Tech

Robot English Teachers Start Work in South Korean Schools

English-teaching robot "Engkey" stands in front of children at an elementary school in Daegu, southeast of Seoul. 29 of the robots, about one meter high with a TV display panel for a face, wheeled around the classroom while speaking to the students, reading books to them and dancing to music by moving their head and arms.

English-teaching robot "Engkey" stands in front of children at an elementary school in Daegu, southeast of Seoul. 29 of the robots, about one meter high with a TV display panel for a face, wheeled around the classroom while speaking to the students, reading books to them and dancing to music by moving their head and arms.  (AFP/Ho/Daegu Metropolitan Office)

Almost 30 robots have started teaching English to youngsters in a South Korean city, education officials said Tuesday, in a pilot project designed to nurture the nascent robot industry.

Engkey, a white, egg-shaped robot developed by the Korea Institute of Science of Technology (KIST), began taking classes Monday at 21 elementary schools in the southeastern city of Daegu.

The 29 robots, about 3.3 feet (1m) tall with a TV display panel for a face, wheeled around the classrooms while speaking to students, reading books to them and dancing to music by moving their head and arms.

The robots, which display an avatar face of a Caucasian woman, are controlled remotely by English teachers in the Philippines -- who can see and hear the children via a remote control system.

Cameras detect the Filipino teachers' facial expressions and instantly reflect them on the avatar's face, said Sagong Seong-Dae, a senior scientist at KIST.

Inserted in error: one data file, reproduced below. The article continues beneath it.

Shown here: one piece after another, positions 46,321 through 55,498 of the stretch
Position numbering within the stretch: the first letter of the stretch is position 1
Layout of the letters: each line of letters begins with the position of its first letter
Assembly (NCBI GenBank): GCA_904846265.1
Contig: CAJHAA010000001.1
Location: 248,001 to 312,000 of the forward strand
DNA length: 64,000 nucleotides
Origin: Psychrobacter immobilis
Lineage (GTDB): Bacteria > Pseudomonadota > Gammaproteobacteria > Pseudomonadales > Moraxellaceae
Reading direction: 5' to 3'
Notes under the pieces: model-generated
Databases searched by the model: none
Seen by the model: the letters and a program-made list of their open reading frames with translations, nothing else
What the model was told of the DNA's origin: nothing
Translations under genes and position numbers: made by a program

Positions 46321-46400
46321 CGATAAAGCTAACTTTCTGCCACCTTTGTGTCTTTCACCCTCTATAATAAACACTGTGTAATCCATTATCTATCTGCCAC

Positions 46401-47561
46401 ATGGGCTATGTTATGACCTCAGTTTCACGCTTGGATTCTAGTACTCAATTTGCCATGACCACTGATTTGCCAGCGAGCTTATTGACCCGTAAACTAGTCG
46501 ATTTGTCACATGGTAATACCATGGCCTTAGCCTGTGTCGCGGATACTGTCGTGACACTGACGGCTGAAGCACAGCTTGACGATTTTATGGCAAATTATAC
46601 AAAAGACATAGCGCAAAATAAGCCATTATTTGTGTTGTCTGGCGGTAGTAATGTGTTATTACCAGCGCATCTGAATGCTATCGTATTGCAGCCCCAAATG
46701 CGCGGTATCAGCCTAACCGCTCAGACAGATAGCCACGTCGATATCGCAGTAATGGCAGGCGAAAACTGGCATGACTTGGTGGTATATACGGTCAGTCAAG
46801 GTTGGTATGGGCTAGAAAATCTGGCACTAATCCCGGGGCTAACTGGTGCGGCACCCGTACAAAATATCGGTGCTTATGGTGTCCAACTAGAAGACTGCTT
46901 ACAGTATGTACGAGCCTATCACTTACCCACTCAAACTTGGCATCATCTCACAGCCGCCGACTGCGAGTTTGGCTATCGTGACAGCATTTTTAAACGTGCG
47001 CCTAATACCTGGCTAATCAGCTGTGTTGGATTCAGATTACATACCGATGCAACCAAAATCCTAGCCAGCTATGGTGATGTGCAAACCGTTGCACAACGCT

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"Well-educated, experienced Filipino teachers are far cheaper than their counterparts elsewhere, including South Korea," he said.
Apart from reading books, the robots use pre-programmed software to sing songs and play alphabet games with the children.

"The kids seemed to love it since the robots look, well, cute and interesting. But some adults also expressed interest, saying they may feel less nervous talking to robots than a real person," said Kim Mi-Young, an official at Daegu city education office.

Kim said some robots may be sent to remote rural areas of South Korea shunned by foreign English teachers.

She said the robots are still being tested. But officials might consider hiring them full-time if scientists upgrade them and make them easier to handle and more affordable.

The four-month pilot program is sponsored by the government, which invested 1.58 billion won (US$1.37 million).

The robots, which currently cost 10 million won each, largely back up human teachers but would eventually have a bigger role, Sagong said.

The machines can be an efficient tool to hone language skills for many people who feel nervous about conversing with flesh-and-blood foreigners, he added.

"Plus, they won't complain about health insurance, sick leave and severance package, or leave in three months for a better-paying job in Japan ... all you need is a repair and upgrade every once in a while."